Ping Ho, MA, MPH is Founding Director of UCLArts and Healing, which transforms lives through creative expression for self-discovery, connection and empowerment (uclartsandhealing.org). UCLArts and Healing is an organizational member of the UCLA Collaborative Centers for Integrative Medicine, of which Ping is a Steering Committee Member and was the founding administrator. She was also the founding administrator for the UCLA Cousins Center for Psychoneuroimmunology (PNI), which led to the privilege of writing for Norman Cousins and co-writing the professional autobiography of George F. Solomon, M.D., founder of the field of PNI. In addition, Ping has an extensive background as a health educator and performing artist. She has a BA in psychology with honors from Stanford University ? where she was appointed to spearhead the still-thriving Health Improvement Program for faculty and staff, an MA in counseling psychology with specialization in exercise physiology from the University of California, Santa Barbara, and an MPH in Community Health Sciences from UCLA School of Public Health. Ping serves on the Council of Advisers for the Academic Consortium for Complementary and Alternative Health Care, a national network of educational organizations and agencies in complementary and alternative medicine, and the Leadership Council for the Academy of Integrative Health and Medicine. She has also served on the professional learning subcommittee for CREATE CA, a California Arts Council collaborative to educate school administrators regarding the value of the arts for learning and behavior, what constitutes quality arts education, and models for successful implementation and outcomes. Ping is a co-developer of the program, Beat the Odds: Social and Emotional Skill Building Delivered in a Framework of Drumming, which has been successfully delivered in school and community settings across the country and overseas, and was principal investigator of the study (published in a top integrative medicine journal, Evidence-Based Complementary and Alternative Medicine) upon which the program is based.
Karen Howard, RMT, CEAP is a registered music therapist and founder of Music & Expressive Therapy Associates (META), which uses expressive and creative arts to strengthen life skills and functioning for individuals in the special needs community, teaches mindfulness and enables a heart-centered approach for experiencing the fullness of life, promotes insight and awareness for decisions and choices, and enhances the potential for joy and a sense of community. She works with a wide range of populations, including individuals with special needs (particularly autism), individuals facing the challenges of addiction, women, and individuals seeking personal growth opportunities. Ms. Howard was part of the Emmy award-winning HBO documentary "AUTISM: The Musical” which featured her song Everyday Miracles, and has collaborated on over 20 original musicals for children and teens on the autism spectrum. Ms. Howard has facilitated performances with The Miracle Project in Los Angeles, at the United Nations, with Autism Speaks, HollyRod Foundation, HBO, and Autism On The Seas. In 2011, Ms. Howard traveled with The Miracle Project to India as a co-facilitator for training of parents, educators, and therapists for individuals with autism. Ms. Howard has degrees in Music Therapy, Piano Performance, Psychology, and a Teaching Credential. She is certified as an Autism Movement Therapy provider and has an advanced certification as an Expressive Arts Practitioner. Most recently, Ms. Howard has joined the team of facilitators with UCLArts and Healing who provide training through the acclaimed Social Emotional Arts program. She has been a Registered Music Therapist for 30+ years. She has been a private piano instructor for over 30 years, a vocal coach for the past 10 years, and is on the Board of Directors for Spectrum Laboratory, a nonprofit organization that assists teens and young adults in learning vocational/professional skills while creating music videos, CDs, film, and acting vignettes with the help and collaboration of professionals in the field.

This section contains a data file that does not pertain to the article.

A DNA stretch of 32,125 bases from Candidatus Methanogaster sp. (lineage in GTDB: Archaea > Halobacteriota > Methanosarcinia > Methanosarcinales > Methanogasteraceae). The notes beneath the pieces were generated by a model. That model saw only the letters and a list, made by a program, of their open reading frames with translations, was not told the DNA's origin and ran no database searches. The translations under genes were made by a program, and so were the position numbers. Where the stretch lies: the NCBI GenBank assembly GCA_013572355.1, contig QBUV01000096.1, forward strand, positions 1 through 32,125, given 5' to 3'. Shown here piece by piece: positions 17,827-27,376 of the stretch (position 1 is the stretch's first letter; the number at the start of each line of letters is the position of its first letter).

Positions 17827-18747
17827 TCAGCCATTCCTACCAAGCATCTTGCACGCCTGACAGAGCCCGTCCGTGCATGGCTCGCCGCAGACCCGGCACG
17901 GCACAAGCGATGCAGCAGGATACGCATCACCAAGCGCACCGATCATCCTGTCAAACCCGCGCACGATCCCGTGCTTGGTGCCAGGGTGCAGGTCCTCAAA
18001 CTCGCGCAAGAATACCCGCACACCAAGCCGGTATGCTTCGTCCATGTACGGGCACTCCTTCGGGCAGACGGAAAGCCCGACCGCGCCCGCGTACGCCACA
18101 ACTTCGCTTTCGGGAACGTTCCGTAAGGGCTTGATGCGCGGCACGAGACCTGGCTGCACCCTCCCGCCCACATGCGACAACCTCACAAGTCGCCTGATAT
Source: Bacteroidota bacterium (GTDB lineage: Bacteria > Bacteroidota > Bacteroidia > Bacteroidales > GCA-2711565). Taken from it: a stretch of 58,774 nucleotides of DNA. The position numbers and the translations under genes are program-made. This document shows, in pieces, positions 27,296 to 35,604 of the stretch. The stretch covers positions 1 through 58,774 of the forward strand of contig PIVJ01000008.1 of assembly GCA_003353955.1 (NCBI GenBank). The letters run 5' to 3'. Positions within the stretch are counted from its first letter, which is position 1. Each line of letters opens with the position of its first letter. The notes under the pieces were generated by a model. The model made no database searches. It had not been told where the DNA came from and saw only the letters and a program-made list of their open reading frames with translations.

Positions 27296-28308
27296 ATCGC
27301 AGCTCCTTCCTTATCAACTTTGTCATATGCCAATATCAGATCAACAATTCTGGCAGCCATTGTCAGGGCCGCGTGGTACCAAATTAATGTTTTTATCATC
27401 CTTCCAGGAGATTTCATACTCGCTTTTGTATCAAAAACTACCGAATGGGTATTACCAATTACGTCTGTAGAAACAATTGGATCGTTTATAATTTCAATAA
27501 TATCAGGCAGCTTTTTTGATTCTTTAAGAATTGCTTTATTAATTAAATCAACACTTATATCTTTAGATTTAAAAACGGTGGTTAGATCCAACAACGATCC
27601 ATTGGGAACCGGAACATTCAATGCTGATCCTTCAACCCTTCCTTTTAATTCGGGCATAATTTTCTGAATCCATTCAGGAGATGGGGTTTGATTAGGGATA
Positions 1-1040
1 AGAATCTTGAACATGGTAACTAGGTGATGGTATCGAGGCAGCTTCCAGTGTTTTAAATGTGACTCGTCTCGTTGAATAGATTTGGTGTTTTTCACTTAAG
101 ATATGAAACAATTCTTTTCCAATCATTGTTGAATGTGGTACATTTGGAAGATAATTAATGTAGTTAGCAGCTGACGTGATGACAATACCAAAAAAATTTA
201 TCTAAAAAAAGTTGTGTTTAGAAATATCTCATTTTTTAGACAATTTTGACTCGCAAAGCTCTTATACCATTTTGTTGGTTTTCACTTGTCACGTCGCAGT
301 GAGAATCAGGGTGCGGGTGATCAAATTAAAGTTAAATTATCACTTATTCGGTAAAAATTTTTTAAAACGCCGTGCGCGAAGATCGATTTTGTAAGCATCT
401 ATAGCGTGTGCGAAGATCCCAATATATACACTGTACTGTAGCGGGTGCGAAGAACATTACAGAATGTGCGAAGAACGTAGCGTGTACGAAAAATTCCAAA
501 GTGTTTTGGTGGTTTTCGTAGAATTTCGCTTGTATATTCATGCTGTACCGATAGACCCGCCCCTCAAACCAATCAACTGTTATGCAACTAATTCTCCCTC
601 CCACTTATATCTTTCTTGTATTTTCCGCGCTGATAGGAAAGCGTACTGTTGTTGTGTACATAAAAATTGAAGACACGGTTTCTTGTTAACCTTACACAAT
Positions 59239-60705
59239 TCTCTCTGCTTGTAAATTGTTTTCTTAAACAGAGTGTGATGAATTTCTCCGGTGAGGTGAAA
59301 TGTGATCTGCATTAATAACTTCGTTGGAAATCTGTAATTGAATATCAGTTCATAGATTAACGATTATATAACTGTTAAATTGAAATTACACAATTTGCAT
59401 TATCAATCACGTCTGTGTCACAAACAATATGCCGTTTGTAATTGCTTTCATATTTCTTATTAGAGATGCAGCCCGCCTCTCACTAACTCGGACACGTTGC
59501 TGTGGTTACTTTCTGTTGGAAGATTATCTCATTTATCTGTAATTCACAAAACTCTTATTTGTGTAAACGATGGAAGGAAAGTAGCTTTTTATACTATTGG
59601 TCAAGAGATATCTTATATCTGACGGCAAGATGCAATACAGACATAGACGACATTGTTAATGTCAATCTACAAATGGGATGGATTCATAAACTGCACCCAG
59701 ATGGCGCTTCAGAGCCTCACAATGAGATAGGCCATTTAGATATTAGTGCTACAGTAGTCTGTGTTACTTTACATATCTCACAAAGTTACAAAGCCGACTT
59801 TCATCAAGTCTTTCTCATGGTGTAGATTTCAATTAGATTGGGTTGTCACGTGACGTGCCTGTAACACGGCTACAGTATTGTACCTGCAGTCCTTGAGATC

Gabrielle Kaufman, MA, LPCC, BC-DMT, NCC is a board-certified dance/movement therapist and counselor with over 20 years experience in the helping profession. Currently, she is director of Training and Technical Assistance for the Los Angeles County Perinatal Mental Health Task Force. Prior to this, she served as director of the New Moms Connect Program of Jewish Family Service of Los Angeles providing services to new parents, particularly those suffering from symptoms of postpartum depression. Gabrielle has worked extensively with new families and aided in providing solutions to many parenting concerns. She has run several programs for high-risk children and teens, taught classes to parents of newborns and toddlers, and runs support groups for single parents and women with postpartum depression. Gabrielle has spoken widely, published articles on parenting, and served as editor for Bringing Light To Motherhood. She serves as Los Angeles coordinator for Postpartum Support International also has a private practice in Los Angeles providing services in both English and Spanish languages.